What made you work in the charity sector? After six years in professional practice and 12 years in a large American multinational, Cargill, I was looking to do something a little different. Cargill had a philanthropic outlook. I led local corporate social responsibility activities for my business unit and a national partnership with the food waste charity Fareshare. This experience, together with my outside interests, made the move to the charity sector a natural one.
What do you do outside work? My wife and two young daughters keep me on my toes. I have led building projects at two Grade 1 listed churches, raising more than £350,000 over the past few years to deliver five projects. I attend an evangelical church with my family, serving on the audio-visual and mission teams. I also regularly ring the bells. I am a trustee of two local charities and, when time permits, I enjoy running and attending football matches – I am a member of the 92 Club and have also visited all the Scottish league grounds.
Who has been the biggest influence on your career/life so far? My grandfather, who died aged 100 in 2013. He taught me to exercise my social responsibilities, to have a sense of fair play and to be humble. He also encouraged an appreciation of real ale. He was an inspirational character.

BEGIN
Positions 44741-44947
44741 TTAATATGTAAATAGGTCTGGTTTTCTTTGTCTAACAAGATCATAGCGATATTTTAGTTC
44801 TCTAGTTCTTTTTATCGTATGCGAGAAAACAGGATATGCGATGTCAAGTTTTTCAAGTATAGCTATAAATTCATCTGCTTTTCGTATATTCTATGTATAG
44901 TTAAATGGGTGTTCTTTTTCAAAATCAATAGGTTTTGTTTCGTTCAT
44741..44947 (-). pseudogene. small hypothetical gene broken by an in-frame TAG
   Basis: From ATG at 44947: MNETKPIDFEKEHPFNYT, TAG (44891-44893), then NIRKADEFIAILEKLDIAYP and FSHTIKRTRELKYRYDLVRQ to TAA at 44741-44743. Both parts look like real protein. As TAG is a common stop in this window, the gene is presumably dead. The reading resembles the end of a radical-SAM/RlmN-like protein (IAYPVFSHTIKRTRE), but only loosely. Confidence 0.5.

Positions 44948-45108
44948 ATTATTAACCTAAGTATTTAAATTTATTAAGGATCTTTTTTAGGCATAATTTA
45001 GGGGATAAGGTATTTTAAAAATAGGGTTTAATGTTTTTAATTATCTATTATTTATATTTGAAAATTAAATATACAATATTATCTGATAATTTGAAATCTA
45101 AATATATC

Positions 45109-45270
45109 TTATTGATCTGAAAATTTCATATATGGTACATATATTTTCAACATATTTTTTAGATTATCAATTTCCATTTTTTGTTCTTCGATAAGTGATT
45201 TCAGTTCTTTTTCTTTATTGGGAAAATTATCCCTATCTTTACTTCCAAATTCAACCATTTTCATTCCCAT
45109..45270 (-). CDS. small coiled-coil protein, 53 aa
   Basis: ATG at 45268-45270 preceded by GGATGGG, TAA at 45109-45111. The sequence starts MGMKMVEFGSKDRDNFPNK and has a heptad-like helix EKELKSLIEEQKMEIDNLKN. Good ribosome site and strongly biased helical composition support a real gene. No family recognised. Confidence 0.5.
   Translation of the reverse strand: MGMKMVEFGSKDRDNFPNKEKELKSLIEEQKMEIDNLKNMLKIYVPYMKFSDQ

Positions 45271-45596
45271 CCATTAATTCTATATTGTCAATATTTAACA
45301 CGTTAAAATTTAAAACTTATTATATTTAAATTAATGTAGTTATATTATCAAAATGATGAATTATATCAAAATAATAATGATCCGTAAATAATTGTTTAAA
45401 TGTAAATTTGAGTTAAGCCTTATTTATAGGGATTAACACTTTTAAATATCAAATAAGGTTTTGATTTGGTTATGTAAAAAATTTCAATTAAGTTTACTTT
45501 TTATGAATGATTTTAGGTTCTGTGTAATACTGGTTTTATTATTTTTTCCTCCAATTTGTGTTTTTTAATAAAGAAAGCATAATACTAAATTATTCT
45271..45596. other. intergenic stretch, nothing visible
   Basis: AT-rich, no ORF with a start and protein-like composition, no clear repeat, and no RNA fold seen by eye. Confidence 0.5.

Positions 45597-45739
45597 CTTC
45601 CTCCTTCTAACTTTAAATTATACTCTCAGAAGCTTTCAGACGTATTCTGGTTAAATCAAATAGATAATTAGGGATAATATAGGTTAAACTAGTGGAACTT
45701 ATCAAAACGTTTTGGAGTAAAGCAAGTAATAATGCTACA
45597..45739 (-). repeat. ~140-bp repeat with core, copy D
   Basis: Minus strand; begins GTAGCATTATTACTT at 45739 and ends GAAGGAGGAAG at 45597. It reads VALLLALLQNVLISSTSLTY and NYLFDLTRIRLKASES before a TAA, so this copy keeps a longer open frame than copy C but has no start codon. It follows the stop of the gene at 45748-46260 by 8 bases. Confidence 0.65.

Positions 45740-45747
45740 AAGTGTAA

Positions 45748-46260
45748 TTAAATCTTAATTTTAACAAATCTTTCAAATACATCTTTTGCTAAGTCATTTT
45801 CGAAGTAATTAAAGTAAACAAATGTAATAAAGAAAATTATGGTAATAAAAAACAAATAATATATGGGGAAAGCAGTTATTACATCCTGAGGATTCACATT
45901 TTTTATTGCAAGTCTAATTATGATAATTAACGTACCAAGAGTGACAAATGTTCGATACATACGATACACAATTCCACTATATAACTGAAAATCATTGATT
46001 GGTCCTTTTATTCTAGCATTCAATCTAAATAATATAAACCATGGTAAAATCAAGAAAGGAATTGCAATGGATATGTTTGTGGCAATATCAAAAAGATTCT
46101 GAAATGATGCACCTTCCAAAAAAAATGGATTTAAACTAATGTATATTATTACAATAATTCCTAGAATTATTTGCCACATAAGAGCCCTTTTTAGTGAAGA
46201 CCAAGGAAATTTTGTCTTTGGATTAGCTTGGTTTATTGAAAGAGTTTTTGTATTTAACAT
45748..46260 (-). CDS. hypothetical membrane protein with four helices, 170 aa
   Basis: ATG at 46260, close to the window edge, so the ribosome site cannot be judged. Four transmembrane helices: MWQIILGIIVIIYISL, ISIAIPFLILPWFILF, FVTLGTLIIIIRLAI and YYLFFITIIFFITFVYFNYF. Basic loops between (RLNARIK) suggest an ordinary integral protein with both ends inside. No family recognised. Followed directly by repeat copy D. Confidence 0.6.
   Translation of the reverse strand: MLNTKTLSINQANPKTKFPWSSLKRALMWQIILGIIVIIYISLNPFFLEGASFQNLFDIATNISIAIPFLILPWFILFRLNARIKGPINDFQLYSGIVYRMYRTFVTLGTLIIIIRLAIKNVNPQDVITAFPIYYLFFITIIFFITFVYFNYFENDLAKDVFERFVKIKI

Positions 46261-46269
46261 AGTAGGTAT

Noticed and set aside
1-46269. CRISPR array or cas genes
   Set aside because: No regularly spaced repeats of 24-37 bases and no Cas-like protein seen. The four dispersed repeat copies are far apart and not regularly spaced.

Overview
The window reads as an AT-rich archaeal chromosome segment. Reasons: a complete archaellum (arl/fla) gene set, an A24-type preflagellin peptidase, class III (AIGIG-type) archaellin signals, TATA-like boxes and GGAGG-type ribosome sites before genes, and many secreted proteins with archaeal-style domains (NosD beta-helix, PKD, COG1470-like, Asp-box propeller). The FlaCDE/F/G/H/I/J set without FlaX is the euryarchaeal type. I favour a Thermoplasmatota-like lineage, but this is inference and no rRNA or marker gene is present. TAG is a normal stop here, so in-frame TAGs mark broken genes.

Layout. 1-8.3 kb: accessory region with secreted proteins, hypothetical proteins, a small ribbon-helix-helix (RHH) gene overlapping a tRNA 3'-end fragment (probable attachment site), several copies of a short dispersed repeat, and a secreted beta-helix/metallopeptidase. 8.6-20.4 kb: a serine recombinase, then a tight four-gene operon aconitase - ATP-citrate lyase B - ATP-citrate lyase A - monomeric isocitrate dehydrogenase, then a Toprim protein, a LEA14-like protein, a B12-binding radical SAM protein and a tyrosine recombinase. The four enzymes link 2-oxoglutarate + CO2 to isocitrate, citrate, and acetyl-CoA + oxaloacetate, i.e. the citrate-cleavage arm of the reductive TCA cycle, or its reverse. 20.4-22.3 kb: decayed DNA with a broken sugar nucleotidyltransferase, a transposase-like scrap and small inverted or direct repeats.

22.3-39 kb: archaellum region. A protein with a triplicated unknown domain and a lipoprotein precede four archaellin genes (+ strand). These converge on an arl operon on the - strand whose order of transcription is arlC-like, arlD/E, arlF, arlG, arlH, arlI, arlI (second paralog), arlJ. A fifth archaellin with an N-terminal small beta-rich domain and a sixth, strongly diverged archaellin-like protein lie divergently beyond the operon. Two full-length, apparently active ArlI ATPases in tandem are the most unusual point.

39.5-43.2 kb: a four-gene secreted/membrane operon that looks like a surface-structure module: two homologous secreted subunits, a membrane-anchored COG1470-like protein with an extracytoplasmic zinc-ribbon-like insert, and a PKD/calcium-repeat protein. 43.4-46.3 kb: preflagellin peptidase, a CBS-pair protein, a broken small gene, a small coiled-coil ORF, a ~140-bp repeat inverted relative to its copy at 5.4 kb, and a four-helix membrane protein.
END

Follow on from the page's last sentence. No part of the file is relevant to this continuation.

If you were charities minister for the day, what would you do? I would lobby the Chancellor, particularly regarding charitable rates relief, VAT and increasing tax incentives for individual and corporate giving.
Are you optimistic for the future of the charity sector? I believe the sector has a key role to play, but charities must build resilience and agility, adjusting to the challenging dynamic funding environment, to thrive in the future. There needs to be a flexible mindset towards strategic partnerships and applying, where appropriate, commercial principles while always keeping the needs of beneficiaries front of mind.